With the aim to keep moving towards a better work-family balance, the CNESST recently spearheaded legislative amendments regarding leave for family and health reasons, amendments which only apply in Québec. As you might know already, since last year, the Act Respecting Labour Standards provides employees with ten unpaid days off for family-related reasons per year. Employers now have to pay two of those days, which may also be used for health reasons, although not cumulatively. Of course, as an employer, you have to observe these legislative amendments and include them in your HR management policy. Whether all time off must be substantiated, however, is for you to decide.
7. Monitor Staff Absences
Our final bit of advice is to keep track of staff absences in a detailed record. Some scheduling and attendance applications, such as Agendrix, allow for simple and straightforward monitoring. Such a tool will be your chief ally in identifying recurring absences in employees. It will also allow you to identify, understand, and eventually root out their causes.
8. Offer more support to your employees
Nearly 40% of employee absences are for personal reasons. So make sure you offer support to your employees so they can juggle their personal and professional obligations more effectively.
For example, set up an employee assistance program and actively promote it within your team. And don’t hesitate to change your management methods to listen to your employees and reduce their stress levels.
Above all, offer flexible working schedules and even the possibility of teleworking to make things easier for your employees. They’ll certainly be more satisfied and motivated at work.
Improving the well-being of your team members should be an important objective if you really want to counter excessive absenteeism.
9. Demonstrate more employee appreciation for your team’s work
If your employees don’t feel that their work is recognized, they will be much less committed and are likely to be absent more often. So, thank your employees for their work and highlight their achievements as often as possible.
We often underestimate the power of employee recognition. It’s a simple and effective strategy to implement in any workplace.
In fact, Agendrix employee management software even offers a module for sending high-fives to your employees. By using such a tool, you’ll build a strong culture of recognition in your team.
10. Reward attendance
Don’t hesitate to reward your employees’ diligence. For example, you can offer an attendance bonus to employees who comply with your absenteeism policy.
A monetary reward can be particularly effective in ensuring that employees don’t drop out at the last minute. In fact, many companies with night-time schedules implement this practice.
11. Foster employee engagement
Make sure you communicate well with your employees, so that they feel included in the company’s decisions. The greater their commitment to the organization and their work team, the more they will want to give their best and reduce absences. Ask them for feedback, listen to their opinions and make yourself available.
Don’t hesitate to organize team-building activities to foster team cohesion and collaboration. This will have a direct impact on the quality of relations between your team members and will probably reduce the number of conflicts.
12. Offer more paid leave
Rested employees are less sick, less absent and more productive. So it really pays to offer your employees enough paid time off.
Don’t just comply with labor laws, offer more leave. You’ll quickly see the benefits in your business.
If you can, offer more sick days too. You could even offer personal leave days to give your employees more flexibility. This will certainly help you reduce employee absenteeism.
13. Conduct a return-to-work interview
When your employees are absent for an extended period of time, it can be very useful to conduct a return-to-work interview. Not only will this clearly demonstrate that you care about them, but it will also enable you to validate a number of important pieces of information.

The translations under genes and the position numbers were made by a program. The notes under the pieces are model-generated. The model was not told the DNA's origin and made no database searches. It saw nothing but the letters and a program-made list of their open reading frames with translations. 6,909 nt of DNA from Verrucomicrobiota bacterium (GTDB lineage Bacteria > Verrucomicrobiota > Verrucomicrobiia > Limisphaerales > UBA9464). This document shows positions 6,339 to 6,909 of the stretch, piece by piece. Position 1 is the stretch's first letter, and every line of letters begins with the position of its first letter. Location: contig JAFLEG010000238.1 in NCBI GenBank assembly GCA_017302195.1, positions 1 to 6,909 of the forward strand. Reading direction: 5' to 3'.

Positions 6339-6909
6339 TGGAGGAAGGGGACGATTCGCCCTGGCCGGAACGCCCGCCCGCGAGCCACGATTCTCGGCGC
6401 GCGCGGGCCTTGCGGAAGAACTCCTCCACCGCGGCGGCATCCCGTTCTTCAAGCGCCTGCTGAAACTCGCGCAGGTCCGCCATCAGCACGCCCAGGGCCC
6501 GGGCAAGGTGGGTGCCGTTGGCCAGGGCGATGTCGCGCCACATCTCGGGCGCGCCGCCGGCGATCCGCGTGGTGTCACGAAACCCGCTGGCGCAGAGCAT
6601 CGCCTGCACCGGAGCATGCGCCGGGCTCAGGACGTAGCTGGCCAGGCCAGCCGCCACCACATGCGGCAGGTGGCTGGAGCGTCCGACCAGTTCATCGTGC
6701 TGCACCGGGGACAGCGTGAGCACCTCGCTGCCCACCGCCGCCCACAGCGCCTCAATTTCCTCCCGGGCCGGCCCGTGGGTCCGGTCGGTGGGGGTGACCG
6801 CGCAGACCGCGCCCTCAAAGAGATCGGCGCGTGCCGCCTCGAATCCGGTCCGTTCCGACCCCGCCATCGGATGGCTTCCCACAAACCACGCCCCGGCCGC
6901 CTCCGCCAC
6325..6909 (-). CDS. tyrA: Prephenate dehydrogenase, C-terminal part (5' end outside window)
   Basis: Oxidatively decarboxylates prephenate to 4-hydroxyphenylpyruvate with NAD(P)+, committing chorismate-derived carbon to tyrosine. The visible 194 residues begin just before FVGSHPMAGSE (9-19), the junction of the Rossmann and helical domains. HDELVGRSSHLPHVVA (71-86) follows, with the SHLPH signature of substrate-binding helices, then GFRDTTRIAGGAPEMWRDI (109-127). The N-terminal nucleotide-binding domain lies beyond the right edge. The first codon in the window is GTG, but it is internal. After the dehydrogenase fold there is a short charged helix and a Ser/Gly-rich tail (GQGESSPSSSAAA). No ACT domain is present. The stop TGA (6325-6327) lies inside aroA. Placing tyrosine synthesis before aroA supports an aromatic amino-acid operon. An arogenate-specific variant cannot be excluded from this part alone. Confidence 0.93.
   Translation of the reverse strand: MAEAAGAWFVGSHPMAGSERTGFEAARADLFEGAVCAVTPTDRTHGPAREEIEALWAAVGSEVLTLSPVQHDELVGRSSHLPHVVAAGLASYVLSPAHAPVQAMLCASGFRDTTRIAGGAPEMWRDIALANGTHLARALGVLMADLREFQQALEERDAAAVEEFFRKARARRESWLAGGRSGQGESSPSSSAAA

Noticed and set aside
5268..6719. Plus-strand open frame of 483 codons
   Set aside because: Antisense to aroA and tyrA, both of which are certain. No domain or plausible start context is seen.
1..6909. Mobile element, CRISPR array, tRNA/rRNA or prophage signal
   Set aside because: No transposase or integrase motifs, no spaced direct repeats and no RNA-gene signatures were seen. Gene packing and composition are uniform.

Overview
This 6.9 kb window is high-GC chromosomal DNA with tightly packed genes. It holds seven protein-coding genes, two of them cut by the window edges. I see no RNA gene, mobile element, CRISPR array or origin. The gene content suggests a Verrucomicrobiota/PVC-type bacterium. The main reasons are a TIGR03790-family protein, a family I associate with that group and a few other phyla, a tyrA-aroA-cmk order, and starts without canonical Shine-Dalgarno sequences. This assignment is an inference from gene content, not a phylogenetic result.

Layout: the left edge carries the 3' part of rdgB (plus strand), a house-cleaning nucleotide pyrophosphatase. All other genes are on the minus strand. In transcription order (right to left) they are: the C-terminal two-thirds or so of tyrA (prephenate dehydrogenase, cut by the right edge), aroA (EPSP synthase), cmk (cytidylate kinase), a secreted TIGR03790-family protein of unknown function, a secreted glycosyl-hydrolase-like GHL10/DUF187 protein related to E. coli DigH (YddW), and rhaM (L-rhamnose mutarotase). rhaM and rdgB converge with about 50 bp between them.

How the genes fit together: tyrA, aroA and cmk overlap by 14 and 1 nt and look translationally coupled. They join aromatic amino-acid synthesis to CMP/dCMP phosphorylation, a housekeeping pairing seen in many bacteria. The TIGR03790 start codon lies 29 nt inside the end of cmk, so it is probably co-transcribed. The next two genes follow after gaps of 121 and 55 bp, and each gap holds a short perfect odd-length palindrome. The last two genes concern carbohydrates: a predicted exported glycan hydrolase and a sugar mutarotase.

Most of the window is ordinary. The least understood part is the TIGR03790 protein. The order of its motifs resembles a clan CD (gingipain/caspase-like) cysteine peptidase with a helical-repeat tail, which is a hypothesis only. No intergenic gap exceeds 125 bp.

For example, you’ll be able to see if they’d like special support, or if there’s anything you could do to make their return easier. At the same time, you can offer them additional training to update their knowledge, or simply present them with important information that has changed since their absence.
Counter Employee Absenteeism Through Better Transparency and Organization!
To sum up, we have seen that the best way to minimize and control staff absenteeism is to make clear how things work in your organization. To clarify expectations, be it by implementing an HR and absence management policy or otherwise, is essential.
And don’t forget to increase employee commitment by recognizing their work and creating a healthy work environment.
Now you know all about how to reduce employee absenteeism, it’s up to you.
For more information on legislation relating to CNESST, here are two other useful sources:
What are the top causes of absenteeism?
The main causes of absenteeism from work include:
- Illness and injury
- Work-related stress
- Personal reasons
- The need to care for a family member
- Parental responsibilities
- Job search
- Lack of flexibility in work schedules
- Mental health problems
- Workplace harassment
- Lack of motivation or commitment
- Employee management problems
How do you deal with absenteeism in the workplace?
Solutions to better manage absenteeism at work include:
- Offering flexible schedules
- Rewarding employee attendance
- Allowing telecommuting
- Having an absenteeism policy
- Offer an employee assistance program
- Demonstrate empathy
- Reduce stress at work
- Have a time tracking tool
- Increase employee motivation and commitment
- Have a human resources management policy
- Improve communication within the organization
How does absenteeism affect the workplace?
Absenteeism directly affects the workplace by increasing employee workloads and team member stress levels. As a result, customer service can be greatly affected, and employee relations can deteriorate. A company’s productivity and efficiency can therefore be compromised.
How many absences are too many at work?
The average absenteeism rate for a company is around 1.5%, according to experts.
The formula for calculating a company’s absenteeism rate is as follows:
(Number of hours absent / Number of planned working hours) × 100
A company’s absenteeism rate can vary according to industry, economic context and time of year.